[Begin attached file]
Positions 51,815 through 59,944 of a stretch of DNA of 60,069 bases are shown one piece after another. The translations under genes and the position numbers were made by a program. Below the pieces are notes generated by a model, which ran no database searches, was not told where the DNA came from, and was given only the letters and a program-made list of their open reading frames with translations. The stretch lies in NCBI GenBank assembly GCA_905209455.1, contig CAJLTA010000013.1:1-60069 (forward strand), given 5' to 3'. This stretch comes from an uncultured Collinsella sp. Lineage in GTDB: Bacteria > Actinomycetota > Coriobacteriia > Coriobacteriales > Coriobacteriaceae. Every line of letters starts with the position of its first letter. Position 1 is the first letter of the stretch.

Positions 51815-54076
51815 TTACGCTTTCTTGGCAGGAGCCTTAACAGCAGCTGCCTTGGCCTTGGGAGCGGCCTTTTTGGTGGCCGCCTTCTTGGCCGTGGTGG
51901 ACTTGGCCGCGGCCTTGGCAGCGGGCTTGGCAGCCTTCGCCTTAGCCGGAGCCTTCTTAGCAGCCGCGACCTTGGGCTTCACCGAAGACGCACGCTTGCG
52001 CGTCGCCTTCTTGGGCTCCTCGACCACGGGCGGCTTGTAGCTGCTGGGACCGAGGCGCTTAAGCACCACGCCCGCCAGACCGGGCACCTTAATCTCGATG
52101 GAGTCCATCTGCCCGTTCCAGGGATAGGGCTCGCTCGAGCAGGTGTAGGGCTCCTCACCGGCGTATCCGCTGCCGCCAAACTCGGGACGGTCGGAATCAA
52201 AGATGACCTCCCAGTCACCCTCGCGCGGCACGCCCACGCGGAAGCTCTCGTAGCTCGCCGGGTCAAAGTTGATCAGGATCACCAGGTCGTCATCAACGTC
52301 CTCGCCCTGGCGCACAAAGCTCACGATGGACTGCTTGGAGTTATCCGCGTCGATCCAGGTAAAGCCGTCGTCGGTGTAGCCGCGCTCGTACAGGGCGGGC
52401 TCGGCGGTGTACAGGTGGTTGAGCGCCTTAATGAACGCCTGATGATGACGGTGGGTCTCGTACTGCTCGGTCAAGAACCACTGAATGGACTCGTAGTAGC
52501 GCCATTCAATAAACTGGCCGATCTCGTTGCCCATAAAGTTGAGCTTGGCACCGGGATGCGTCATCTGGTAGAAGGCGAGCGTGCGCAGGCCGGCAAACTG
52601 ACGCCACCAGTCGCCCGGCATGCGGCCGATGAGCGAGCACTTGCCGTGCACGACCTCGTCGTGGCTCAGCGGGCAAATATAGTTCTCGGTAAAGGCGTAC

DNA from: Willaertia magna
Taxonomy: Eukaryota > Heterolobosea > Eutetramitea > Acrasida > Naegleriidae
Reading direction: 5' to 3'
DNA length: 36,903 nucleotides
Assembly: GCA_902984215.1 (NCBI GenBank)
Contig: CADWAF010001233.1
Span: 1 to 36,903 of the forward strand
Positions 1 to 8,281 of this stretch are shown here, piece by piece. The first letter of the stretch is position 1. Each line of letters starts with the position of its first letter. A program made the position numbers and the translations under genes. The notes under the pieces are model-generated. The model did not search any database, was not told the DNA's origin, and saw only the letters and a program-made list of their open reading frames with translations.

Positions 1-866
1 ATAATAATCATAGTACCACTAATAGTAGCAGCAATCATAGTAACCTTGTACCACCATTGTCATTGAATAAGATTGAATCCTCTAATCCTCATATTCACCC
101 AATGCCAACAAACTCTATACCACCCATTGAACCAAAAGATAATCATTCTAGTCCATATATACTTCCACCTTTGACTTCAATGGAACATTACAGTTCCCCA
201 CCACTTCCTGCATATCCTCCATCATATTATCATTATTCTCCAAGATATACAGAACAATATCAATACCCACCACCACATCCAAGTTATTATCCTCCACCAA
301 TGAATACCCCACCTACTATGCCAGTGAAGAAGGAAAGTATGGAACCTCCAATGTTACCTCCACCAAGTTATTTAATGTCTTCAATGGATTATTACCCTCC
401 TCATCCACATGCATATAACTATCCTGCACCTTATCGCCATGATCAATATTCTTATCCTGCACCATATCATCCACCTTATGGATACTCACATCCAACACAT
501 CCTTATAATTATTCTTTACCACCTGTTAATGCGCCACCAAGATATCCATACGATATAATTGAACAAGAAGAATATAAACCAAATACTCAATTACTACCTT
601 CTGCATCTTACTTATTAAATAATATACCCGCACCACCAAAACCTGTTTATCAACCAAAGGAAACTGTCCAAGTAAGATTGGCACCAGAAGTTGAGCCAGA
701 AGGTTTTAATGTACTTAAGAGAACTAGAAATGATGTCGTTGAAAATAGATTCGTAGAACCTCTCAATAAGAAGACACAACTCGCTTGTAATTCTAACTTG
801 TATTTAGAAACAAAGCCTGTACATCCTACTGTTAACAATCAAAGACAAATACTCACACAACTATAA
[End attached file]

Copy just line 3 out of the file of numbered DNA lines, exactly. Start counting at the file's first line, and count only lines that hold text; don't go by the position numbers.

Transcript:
51815 TTACGCTTTCTTGGCAGGAGCCTTAACAGCAGCTGCCTTGGCCTTGGGAGCGGCCTTTTTGGTGGCCGCCTTCTTGGCCGTGGTGG